For September, there were 295 fewer new FOR-SALE signs in Orange County compared to the 3-year average from 2017 to 2019, 10% less. Every single missing sign just adds to the inventory crisis.
Demand dropped by 3% in the past couple of weeks.
Demand, a snapshot of the number of new escrows over the prior month, decreased from 2,515 to 2,429 in the past couple of weeks, shedding 86 pending sales, down 3%. Demand typically drops about 1% during this time of the year, but the inventory crisis is so acute that it is now limiting the number of pending sales in Orange County. Yet, even with fewer homes on the market than ever before, and fewer homes coming on the market compared to prior pandemic averages, demand is still 10% stronger than the 3-year average from 2017 to 2019, an extra 248 pending sales. The low mortgage rate environment is continuing to juice demand. Expect demand to continue to drop from now through mid-November, the week prior to Thanksgiving. The second fewest number of homes come on the market in November, and the smallest number of homes to hit the market occurs in December. From mid-November until New Year’s Eve, demand will plunge to its lowest levels of the year. From there, it will rise again in January.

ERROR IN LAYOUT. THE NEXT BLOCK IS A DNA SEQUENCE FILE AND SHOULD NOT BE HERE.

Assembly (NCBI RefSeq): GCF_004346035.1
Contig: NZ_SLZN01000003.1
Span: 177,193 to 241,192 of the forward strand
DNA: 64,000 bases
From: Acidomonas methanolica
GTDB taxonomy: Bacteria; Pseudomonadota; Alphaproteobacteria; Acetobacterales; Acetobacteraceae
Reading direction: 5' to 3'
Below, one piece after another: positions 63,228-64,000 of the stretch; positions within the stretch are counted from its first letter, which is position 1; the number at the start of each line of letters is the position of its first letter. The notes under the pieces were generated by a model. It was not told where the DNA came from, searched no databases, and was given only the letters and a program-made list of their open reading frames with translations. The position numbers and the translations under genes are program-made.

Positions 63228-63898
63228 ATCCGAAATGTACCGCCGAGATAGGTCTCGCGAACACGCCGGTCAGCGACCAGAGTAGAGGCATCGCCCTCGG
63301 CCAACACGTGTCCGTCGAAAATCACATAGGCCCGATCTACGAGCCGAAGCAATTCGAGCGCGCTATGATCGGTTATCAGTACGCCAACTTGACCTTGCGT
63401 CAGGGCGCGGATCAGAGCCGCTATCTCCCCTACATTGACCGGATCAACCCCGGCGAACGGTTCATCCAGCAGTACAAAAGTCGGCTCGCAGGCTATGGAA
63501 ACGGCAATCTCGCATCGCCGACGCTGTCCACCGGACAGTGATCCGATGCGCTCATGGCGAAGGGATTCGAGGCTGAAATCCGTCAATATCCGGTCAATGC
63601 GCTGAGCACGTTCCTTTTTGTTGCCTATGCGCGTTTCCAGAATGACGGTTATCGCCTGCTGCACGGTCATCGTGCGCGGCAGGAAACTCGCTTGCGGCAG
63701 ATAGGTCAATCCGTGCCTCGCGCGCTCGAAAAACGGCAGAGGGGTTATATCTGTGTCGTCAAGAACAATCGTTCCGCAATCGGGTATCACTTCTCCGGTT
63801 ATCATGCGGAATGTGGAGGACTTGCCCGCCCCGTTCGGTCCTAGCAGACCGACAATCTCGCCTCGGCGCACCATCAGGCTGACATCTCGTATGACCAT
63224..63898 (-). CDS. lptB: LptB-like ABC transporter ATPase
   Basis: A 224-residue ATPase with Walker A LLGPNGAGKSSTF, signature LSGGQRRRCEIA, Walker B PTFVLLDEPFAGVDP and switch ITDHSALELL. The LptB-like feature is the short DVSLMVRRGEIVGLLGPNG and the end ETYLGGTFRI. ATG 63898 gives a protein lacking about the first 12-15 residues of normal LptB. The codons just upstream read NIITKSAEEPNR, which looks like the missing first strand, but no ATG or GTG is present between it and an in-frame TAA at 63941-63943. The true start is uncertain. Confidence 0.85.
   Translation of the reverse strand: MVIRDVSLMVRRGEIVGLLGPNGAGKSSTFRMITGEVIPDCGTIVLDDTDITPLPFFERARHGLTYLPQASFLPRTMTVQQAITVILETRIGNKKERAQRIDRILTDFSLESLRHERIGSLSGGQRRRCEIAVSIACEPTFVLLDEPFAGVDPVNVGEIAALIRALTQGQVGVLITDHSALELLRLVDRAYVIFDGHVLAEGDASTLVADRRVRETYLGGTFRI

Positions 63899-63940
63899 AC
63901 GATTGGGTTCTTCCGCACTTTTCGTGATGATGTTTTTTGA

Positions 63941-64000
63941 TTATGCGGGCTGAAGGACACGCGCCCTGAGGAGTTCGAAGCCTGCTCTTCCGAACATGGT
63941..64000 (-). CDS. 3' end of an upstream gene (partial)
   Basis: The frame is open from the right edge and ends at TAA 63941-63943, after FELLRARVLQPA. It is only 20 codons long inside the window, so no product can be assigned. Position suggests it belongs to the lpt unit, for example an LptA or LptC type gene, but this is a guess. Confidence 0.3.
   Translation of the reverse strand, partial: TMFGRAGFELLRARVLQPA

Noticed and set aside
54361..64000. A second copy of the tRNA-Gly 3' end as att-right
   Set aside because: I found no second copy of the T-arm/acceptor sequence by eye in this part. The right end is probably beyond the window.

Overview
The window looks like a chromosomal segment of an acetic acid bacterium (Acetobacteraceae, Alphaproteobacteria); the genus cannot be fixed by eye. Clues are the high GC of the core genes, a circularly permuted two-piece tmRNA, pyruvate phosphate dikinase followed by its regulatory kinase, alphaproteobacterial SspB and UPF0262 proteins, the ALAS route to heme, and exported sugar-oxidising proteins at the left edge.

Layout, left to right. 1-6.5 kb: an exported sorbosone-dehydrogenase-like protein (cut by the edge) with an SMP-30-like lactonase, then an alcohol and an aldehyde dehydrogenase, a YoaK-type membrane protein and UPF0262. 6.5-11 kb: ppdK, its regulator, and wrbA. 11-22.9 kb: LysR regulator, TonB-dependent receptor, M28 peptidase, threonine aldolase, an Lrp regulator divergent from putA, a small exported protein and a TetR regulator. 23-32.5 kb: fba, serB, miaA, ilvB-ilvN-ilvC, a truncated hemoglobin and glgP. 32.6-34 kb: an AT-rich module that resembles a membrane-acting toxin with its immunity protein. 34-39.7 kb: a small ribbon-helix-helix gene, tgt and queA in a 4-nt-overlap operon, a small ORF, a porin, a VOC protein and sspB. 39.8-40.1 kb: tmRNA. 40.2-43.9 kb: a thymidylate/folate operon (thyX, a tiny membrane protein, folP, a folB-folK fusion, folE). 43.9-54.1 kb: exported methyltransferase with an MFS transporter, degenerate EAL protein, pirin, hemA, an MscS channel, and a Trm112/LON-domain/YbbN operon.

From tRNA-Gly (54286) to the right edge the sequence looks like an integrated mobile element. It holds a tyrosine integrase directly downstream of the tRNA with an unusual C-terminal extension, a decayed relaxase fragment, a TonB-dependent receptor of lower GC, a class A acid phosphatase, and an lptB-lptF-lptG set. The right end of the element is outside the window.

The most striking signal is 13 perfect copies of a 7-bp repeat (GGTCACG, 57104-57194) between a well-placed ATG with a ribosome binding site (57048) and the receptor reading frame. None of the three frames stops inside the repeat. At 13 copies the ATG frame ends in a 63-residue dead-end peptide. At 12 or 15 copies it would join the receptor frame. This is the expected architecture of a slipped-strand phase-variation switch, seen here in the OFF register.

Last year, demand was at 3,019, 24% more than today due to a four-month delay in the Spring Market because of COVID.
With a significant drop in the supply and smaller drop in demand, the Expected Market Time (the number of days to sell all Orange County listings at the current buying pace) dropped from 24 to 23 days, an extremely insane, Hot Seller’s Market (less than 60 days) where there are a ton of showings, sellers get to call the shots during the negotiating process, multiple offers are the norm, and home values are rising rapidly. The lowest level of the year occurred on April 1st, not much different than today. Last year the Expected Market Time was at 39 days. The 3-year average from 2017 through 2019 was at 85 days, much slower than today, but still a Slight Seller’s Market.
The luxury market slowed did not change much in the past couple of weeks.
In the past two weeks the luxury inventory of homes priced above $1.5 million decreased by 29 homes, down 4%, and now sits at 672, the lowest level since tracking began. Luxury demand decreased by 13 pending sales, down 3%, and now sits at 409, its lowest level since February. With a similar drop in both supply and demand, the overall Expected Market Time for luxury homes priced above $1.5 million remained unchanged at 51 days, still a very Hot Seller’s Market for luxury.
Year over year, luxury demand is up by 58 pending sales or 17%, and the active luxury listing inventory is down by 564 homes or 46%. The Expected Market Time last year was at 110 days, extremely hot for luxury, but double where it is right now, indicating just how hot the luxury market is today.